As a member of a minority group I understand the urge to correct/call someone out when I read/hear them make an ignorant/naive comment. But I must remind/ask myself: 1) "let he without sin cast the first stone" (the gender restrictive "he" is used because the statement is a quote) & 2) Am I doing this for the sake of the other person’s education or simply for the sake of calling someone out/bringing attention to an issue I care for (and if so is this REALLY the forum or a good opportunity to widen understanding on the issue?).

    Now I understand that there are times at which people need to be called out for their ignorance, but I feel that this should occur only when the ignorance is widespread or to the point of causing painful offense or when the person making the comments has done so with malice. Though as a straight-male I might not be deemed qualified give a fair judgment as to whether this article meets the first condition, but with regards to the second I feel that SM's gender switching is proof that the article was written with little malice.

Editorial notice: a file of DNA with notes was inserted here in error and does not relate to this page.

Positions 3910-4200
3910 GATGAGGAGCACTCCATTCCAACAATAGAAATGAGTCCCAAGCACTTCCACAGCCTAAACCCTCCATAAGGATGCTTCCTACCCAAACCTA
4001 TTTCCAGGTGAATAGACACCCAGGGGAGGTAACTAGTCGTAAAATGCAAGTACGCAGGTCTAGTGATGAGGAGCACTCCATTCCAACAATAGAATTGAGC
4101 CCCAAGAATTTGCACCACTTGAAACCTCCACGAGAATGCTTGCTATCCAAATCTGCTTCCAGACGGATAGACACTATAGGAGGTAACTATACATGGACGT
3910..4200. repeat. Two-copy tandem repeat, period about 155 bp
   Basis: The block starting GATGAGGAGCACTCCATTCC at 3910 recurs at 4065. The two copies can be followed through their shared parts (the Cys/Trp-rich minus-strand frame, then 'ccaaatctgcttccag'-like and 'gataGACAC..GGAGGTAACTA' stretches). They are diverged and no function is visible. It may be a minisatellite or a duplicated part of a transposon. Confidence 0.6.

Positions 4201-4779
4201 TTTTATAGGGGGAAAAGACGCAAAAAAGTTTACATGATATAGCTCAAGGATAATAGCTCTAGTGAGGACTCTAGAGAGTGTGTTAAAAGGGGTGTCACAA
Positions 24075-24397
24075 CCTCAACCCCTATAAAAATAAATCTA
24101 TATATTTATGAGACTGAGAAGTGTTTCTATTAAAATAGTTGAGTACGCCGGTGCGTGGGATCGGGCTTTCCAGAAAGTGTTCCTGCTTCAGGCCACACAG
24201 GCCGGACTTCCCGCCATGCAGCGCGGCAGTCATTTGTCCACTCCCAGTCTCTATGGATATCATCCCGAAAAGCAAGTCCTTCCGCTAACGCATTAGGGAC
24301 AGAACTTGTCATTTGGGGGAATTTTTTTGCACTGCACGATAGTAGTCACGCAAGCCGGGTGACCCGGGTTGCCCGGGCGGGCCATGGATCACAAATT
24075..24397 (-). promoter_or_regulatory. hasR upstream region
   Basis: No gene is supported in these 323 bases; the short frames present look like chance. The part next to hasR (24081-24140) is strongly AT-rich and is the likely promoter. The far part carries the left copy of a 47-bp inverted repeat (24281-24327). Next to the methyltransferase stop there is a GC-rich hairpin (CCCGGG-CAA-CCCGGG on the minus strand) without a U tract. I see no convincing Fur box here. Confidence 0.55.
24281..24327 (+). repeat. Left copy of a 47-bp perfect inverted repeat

Stephan, you call SM out for their control over the section on consent, implying the use of only one gender pronoun was consciously overlooked. I see no basis for such an assumption – it is more likely that SM wrote the article with a focus on her topic and that that section/paragraph ended up being what it was for the sake of fluidity.

    With that in mind I also feel you have taken SM’s comments on the pronoun “ze” the wrong way. SM said the awkwardness of the pronoun comes with its usage, presumably, in writing. They made no comment regarding those who support the use of the comment nor did they imply any resistance to linguistic change. SM, a writer – a Swarthmore student writing a column on relationships for college students – simply wants to avoid using a pronoun that readers might be unfamiliar with. Now you may argue that SM and all DG writers begin using “ze” for the sake of progress and change, but, again, is this really the forum for that? It might take away from the purpose from the column – SM’s ultimate concern.